Codd Flag

Date / Period
1885
Place
Regina, Saskatchewan
Object Type
Textiles and Uniforms
Credit
Canadian Red Cross
Topics
International Humanitarianism and Presence

April 24, 1885: In the chaos of a battle over Canada’s new western territories, this flag became the first recorded use of the red cross emblem in Canada for Geneva Convention-approved purposes. It was created and used by Lieutenant-Colonel Alfred Codd, during the Battle of Fish Creek in present-day Saskatchewan.

In 1885 Codd was an experienced 42-year-old military surgeon attached to the Winnipeg Field Battalion. The battalion was sent west that year to help quell Métis and Aboriginal peoples fighting back against Euro-Canadian expropriation of their lands. This conflict is now known as the North West Rebellion.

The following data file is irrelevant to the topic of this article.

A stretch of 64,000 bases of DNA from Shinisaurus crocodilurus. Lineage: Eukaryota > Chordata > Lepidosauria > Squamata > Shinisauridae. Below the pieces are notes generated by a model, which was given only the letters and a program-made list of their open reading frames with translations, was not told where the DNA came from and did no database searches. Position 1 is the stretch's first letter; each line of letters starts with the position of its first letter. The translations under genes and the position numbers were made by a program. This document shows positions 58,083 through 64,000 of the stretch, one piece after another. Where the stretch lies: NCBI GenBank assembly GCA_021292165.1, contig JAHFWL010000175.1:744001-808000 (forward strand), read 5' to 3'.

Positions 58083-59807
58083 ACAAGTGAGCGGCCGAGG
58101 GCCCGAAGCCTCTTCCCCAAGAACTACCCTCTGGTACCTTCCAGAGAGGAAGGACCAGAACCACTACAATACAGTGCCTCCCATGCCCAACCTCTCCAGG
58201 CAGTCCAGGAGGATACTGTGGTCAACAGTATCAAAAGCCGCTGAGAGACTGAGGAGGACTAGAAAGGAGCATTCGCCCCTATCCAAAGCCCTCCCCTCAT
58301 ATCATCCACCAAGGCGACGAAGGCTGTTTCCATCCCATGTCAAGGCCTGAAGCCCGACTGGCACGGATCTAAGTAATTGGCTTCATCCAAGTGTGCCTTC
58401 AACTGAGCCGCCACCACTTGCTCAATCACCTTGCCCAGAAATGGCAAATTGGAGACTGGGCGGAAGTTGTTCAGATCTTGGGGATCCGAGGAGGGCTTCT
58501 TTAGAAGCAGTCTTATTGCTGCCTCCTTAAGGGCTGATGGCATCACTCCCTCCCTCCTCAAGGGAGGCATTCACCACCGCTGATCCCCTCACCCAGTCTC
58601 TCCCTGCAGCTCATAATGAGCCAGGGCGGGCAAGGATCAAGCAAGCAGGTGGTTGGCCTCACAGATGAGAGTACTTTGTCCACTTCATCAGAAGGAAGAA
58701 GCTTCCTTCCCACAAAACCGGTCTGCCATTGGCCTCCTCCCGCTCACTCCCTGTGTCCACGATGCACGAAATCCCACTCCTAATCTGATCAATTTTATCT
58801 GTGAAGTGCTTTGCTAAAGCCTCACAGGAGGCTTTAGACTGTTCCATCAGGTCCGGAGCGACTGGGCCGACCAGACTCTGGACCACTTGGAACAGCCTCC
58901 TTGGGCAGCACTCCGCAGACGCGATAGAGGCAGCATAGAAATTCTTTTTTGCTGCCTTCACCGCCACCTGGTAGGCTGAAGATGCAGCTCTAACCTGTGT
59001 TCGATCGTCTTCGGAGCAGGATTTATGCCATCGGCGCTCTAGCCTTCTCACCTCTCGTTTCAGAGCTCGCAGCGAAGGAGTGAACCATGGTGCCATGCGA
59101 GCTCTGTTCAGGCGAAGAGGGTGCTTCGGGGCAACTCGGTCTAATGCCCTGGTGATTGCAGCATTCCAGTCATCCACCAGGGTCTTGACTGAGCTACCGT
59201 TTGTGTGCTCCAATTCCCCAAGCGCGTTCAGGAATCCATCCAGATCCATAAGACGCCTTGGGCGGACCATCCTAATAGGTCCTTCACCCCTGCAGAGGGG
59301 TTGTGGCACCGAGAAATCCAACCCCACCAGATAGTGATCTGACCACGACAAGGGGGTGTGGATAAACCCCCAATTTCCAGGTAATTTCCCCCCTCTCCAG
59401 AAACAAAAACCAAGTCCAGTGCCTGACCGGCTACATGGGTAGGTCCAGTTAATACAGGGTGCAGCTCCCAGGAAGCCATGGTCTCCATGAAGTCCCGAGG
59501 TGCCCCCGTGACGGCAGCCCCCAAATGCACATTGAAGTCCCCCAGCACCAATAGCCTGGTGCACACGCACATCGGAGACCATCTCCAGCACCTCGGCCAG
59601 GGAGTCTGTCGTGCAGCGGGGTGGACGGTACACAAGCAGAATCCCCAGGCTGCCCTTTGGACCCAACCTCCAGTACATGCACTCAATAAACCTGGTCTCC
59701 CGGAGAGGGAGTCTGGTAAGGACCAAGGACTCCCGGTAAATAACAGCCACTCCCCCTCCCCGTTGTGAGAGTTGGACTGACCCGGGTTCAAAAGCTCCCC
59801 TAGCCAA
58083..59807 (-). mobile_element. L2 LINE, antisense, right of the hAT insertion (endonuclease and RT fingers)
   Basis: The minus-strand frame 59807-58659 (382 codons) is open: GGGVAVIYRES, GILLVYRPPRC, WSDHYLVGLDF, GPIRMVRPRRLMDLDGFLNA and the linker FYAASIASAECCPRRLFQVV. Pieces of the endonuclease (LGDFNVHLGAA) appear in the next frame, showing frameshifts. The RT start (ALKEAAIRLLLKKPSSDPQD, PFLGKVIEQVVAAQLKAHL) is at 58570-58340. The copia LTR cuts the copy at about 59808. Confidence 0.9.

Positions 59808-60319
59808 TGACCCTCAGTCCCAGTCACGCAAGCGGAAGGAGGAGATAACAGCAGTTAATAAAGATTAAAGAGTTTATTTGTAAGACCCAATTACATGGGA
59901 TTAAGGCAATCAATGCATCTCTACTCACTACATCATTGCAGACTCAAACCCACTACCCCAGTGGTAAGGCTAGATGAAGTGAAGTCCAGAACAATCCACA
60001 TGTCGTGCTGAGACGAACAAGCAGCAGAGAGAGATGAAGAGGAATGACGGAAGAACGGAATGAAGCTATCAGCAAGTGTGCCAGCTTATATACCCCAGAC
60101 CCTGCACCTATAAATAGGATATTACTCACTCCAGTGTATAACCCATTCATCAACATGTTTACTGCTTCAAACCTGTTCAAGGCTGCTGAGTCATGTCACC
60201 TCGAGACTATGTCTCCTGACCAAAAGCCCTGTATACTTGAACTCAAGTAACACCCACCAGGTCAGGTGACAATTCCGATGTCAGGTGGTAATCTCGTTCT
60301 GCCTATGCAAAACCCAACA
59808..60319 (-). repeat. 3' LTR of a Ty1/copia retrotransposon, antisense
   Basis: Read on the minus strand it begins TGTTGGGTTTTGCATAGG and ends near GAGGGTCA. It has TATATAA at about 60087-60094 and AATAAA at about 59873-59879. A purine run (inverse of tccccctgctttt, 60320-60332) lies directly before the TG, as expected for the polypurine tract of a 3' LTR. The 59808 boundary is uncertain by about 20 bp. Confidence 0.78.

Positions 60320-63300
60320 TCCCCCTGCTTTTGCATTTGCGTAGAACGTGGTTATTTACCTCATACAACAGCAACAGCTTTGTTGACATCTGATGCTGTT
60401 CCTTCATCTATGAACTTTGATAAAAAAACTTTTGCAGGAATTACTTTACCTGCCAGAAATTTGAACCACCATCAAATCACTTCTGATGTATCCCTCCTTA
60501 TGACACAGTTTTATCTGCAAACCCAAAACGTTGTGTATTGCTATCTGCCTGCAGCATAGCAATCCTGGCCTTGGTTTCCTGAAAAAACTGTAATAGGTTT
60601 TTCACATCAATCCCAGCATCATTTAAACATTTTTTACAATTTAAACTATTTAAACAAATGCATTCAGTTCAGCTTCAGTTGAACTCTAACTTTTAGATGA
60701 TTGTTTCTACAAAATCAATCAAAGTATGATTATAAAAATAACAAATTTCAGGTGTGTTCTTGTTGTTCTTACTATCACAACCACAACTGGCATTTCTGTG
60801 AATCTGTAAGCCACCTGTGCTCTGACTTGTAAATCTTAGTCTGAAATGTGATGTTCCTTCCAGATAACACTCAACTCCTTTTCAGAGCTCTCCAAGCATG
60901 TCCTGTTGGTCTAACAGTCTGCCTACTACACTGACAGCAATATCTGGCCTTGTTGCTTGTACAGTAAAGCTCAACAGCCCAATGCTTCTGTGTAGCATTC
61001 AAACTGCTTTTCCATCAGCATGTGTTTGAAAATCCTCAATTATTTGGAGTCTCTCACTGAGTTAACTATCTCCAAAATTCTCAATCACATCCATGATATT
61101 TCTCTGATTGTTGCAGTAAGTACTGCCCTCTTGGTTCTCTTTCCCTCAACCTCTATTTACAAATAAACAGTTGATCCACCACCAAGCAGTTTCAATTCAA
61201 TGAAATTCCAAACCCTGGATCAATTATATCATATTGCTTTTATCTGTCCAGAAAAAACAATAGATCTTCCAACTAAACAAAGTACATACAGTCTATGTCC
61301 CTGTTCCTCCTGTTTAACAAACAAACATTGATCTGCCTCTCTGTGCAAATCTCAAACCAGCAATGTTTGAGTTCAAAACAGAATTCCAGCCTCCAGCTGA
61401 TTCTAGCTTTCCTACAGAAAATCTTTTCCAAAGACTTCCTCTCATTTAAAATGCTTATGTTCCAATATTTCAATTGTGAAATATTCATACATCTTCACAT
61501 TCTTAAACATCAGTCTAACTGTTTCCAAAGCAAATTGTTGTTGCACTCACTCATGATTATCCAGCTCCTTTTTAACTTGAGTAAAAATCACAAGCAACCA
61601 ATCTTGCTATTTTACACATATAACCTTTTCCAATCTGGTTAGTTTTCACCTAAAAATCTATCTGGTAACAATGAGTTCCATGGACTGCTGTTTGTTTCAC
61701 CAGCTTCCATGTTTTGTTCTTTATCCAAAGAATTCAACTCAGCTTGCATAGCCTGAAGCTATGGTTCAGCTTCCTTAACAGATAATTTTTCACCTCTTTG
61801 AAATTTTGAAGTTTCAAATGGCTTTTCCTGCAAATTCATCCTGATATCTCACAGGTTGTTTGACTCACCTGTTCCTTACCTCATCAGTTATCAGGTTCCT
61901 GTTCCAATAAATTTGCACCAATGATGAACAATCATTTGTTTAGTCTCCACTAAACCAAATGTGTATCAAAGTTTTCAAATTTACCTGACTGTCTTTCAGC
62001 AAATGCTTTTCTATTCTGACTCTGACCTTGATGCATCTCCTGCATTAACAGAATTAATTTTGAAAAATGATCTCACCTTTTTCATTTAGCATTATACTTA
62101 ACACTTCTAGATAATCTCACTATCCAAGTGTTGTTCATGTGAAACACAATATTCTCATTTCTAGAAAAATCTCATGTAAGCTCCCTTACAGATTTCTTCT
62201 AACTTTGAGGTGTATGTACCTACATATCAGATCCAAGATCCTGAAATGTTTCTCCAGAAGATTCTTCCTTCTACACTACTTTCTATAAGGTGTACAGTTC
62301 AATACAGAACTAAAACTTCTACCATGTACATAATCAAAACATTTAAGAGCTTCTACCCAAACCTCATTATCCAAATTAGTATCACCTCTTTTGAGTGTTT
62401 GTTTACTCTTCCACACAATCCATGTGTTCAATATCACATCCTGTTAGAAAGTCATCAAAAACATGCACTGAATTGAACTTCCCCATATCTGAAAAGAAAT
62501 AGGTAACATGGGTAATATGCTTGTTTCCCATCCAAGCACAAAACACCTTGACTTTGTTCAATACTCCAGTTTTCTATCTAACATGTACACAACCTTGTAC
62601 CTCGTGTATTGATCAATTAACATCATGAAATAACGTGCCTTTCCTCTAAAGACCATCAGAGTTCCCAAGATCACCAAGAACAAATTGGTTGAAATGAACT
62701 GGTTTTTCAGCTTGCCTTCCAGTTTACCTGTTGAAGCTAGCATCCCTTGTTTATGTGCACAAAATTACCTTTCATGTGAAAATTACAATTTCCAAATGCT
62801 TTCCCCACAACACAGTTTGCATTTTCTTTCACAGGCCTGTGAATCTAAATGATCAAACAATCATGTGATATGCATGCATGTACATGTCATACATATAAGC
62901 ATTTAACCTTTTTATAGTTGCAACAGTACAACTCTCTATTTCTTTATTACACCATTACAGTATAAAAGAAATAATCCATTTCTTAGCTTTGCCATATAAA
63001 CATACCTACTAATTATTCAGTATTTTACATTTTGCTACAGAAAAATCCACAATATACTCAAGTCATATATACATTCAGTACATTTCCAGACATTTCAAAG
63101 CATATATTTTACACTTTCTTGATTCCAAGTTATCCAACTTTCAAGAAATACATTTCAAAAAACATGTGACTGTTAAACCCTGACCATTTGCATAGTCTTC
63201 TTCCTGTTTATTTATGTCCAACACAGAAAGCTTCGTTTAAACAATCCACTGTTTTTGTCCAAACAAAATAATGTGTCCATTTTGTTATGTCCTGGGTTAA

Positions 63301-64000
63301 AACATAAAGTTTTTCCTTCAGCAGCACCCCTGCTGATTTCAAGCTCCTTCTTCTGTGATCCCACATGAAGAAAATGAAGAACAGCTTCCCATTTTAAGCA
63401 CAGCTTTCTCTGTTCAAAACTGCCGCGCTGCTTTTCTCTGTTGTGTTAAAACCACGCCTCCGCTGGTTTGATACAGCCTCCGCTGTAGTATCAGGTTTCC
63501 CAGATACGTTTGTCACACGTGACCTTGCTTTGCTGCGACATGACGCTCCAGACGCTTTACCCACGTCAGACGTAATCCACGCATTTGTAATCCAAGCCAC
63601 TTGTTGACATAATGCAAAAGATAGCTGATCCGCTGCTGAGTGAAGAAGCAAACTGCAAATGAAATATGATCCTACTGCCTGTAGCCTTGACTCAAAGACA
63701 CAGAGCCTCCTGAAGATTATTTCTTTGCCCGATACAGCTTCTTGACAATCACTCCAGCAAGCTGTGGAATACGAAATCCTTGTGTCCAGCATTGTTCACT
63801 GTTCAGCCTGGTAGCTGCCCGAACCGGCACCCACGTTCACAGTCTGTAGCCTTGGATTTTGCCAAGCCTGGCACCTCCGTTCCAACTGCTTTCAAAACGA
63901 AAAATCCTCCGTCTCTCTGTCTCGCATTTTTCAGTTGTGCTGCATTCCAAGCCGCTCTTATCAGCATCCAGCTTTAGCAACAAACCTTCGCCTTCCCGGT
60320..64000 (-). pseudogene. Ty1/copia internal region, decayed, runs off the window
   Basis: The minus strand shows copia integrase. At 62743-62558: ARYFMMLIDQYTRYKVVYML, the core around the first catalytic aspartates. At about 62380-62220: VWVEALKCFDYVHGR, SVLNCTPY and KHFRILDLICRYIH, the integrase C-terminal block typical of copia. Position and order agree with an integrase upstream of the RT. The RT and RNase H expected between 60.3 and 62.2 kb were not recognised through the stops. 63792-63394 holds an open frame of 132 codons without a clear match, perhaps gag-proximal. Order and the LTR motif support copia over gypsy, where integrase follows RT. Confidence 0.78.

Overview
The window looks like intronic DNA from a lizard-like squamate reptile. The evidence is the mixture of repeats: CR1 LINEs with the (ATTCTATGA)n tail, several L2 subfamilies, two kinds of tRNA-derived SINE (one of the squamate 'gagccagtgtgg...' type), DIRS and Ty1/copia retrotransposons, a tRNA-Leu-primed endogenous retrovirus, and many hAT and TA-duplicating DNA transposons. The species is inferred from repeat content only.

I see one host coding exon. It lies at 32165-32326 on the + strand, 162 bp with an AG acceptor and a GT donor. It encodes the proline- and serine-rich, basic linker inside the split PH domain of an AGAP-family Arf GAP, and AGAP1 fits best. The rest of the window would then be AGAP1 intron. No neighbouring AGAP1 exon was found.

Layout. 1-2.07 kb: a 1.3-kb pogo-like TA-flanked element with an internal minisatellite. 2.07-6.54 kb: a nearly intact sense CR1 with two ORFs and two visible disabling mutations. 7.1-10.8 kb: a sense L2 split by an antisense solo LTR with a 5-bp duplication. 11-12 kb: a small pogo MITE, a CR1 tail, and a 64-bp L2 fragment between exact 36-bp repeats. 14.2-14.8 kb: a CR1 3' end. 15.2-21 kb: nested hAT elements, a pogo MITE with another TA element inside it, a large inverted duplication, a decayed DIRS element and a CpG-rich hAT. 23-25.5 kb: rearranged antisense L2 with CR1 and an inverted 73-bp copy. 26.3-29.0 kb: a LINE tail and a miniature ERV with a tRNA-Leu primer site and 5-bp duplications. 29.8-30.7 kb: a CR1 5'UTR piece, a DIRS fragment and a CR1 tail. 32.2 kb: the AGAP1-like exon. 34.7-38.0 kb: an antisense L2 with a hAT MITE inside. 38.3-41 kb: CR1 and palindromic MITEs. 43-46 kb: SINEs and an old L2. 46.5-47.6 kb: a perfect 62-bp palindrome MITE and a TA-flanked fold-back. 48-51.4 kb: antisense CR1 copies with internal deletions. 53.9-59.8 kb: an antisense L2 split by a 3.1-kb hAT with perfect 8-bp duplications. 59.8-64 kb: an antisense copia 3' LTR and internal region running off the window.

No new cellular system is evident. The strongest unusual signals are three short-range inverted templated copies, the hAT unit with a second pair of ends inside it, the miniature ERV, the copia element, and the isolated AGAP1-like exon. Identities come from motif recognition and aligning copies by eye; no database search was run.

Codd’s large homemade flag presents a Christian-style cross rather than the officially approved short-limbed Geneva version, but served the same purpose of distinguishing the medical personnel of the militia as they removed or tended to their battlefield wounded. The black text on the flag was added sometime after the conclusion of hostilities, to commemorate the battalion’s participation in three battles of the rebellion. This transformation of the flag into a military souvenir clearly associated with the battalion is likely the reason it was initially preserved.

There was no Red Cross Society in Canada in 1885, but the fact that Codd improvised his own Red Cross flag makes it clear that at least a rudimentary understanding of the Geneva Conventions existed in the Canadian militia by this point. The first Geneva Convention (1864), an international treaty sponsored by the International Committee of the Red Cross, conferred neutrality on medical personnel tending to sick and wounded combatants. Such personnel were to be distinguished by the emblem of the short-limbed Geneva-style red cross.

Codd Flag

Codd Flag
Alfred Codd’s homemade Red Cross flag, first used at the Battle of Fish Creek, April 24, 1885.